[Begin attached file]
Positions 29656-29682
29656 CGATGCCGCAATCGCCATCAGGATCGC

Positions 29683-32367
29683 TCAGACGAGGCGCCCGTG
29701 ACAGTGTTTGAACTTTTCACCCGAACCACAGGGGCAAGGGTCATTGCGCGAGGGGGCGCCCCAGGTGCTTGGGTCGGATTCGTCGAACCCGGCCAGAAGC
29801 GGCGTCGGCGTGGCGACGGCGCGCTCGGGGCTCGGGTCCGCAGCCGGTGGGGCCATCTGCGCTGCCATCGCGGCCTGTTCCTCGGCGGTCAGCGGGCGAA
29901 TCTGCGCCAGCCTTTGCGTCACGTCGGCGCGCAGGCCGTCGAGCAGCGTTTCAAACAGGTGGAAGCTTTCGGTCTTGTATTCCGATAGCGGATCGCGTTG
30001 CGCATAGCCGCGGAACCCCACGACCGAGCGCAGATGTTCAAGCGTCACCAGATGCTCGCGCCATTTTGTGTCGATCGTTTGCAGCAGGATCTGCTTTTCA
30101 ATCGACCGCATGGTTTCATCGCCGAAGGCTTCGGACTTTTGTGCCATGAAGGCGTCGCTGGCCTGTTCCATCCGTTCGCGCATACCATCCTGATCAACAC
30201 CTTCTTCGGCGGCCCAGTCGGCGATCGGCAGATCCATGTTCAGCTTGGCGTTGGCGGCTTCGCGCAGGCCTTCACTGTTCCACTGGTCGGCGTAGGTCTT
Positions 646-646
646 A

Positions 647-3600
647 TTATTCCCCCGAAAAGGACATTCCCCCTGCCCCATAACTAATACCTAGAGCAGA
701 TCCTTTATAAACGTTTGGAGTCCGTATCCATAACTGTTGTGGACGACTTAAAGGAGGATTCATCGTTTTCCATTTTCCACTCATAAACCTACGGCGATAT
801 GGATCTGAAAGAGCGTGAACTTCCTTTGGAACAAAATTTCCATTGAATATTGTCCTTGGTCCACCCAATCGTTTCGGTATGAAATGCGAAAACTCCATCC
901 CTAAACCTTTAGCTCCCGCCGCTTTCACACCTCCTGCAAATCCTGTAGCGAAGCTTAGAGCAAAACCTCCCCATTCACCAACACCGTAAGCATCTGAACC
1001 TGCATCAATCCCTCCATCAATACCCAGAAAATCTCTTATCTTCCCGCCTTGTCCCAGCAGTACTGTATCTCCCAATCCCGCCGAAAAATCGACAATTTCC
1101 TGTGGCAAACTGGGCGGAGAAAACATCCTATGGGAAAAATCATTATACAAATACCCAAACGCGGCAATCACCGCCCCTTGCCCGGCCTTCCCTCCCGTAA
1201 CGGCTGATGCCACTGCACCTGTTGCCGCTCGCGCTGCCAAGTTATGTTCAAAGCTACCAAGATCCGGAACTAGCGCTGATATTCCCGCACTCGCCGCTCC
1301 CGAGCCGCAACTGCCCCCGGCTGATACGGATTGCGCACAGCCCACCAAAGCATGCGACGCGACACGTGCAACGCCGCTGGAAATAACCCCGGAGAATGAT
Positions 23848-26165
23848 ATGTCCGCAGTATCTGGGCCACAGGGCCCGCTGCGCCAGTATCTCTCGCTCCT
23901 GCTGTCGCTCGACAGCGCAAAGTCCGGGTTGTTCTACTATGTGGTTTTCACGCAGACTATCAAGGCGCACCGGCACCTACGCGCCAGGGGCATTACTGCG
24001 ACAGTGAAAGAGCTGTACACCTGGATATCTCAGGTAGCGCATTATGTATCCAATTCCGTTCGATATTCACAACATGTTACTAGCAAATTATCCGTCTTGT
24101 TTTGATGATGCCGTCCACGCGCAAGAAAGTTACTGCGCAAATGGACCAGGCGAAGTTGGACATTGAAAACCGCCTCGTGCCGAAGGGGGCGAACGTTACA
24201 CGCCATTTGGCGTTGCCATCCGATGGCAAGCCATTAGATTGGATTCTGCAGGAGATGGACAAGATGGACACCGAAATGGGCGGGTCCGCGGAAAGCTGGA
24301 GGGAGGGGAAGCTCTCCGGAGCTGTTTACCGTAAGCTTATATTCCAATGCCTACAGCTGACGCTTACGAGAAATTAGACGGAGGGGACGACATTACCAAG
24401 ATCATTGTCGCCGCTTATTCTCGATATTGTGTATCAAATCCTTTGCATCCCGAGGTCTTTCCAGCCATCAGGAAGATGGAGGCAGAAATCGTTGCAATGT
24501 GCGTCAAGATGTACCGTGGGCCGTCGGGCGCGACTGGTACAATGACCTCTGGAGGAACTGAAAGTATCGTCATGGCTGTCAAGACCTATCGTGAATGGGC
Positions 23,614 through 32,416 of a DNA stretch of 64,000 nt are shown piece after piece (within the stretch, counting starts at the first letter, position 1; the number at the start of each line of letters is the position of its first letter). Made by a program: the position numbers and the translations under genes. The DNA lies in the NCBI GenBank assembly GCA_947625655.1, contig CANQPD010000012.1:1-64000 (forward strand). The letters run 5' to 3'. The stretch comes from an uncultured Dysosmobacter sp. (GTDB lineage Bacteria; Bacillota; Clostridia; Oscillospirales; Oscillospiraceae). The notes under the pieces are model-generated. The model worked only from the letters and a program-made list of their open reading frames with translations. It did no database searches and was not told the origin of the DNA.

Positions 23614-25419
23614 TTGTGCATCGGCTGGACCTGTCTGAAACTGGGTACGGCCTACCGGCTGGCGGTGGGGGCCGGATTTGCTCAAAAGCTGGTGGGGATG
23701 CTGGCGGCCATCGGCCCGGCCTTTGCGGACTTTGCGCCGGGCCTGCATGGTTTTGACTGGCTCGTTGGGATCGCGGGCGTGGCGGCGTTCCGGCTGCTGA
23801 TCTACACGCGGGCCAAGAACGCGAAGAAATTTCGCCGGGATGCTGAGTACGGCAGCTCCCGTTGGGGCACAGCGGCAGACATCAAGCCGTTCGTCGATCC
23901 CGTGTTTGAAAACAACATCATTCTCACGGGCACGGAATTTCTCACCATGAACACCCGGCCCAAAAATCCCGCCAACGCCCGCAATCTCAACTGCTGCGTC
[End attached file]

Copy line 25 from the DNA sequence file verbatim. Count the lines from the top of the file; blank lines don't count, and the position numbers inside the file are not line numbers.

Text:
24001 ACAGTGAAAGAGCTGTACACCTGGATATCTCAGGTAGCGCATTATGTATCCAATTCCGTTCGATATTCACAACATGTTACTAGCAAATTATCCGTCTTGT